Aviation is subject to a unique tax regime characterized by a lower level of taxation than many other sectors of the economy. This low-tax regime is rooted in a series of interwoven national, European, global and bilateral rules and agreements. In order to still raise fiscal revenue from aviation, a number of countries have introduced aviation ticket taxes over the last decades. Invariably, these initiatives have been met by opposition from airlines and often opposed in courts, though in most cases the taxes were deemed lawful.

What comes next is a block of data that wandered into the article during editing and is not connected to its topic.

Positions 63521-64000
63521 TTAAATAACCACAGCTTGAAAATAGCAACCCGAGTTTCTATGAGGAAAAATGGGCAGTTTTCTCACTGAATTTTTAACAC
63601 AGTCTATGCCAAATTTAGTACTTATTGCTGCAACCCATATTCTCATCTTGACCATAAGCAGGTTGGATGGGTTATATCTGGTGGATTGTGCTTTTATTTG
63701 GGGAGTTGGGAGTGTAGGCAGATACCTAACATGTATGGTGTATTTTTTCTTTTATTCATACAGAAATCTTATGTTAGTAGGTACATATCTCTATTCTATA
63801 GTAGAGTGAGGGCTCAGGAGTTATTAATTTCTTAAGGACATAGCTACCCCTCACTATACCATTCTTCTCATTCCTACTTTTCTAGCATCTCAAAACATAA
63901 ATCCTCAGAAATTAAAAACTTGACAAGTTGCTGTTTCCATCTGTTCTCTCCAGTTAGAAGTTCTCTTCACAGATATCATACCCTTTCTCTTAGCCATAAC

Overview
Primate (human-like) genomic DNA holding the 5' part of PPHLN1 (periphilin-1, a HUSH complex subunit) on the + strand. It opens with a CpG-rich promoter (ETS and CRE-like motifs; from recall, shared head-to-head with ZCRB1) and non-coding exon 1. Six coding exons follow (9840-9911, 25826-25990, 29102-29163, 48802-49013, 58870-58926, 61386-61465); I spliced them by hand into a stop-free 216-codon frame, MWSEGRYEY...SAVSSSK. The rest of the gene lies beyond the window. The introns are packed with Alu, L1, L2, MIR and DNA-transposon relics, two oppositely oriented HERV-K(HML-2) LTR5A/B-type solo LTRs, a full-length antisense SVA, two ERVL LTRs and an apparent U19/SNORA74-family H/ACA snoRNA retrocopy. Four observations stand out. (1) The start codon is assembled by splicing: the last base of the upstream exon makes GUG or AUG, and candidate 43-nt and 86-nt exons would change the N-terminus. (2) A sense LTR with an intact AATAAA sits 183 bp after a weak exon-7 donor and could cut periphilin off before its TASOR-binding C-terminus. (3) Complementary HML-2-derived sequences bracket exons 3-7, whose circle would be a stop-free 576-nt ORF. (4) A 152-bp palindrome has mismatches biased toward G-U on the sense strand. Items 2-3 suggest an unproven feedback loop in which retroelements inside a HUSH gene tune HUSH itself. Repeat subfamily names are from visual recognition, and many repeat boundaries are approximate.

The aim of this study is to analyse which aviation ticket tax designs have held up in court and can therefore be considered as a template for new taxes. The study also analyses how and to what extent aviation ticket taxes can be used to internalize the external costs of aviation, with a focus on climate impacts.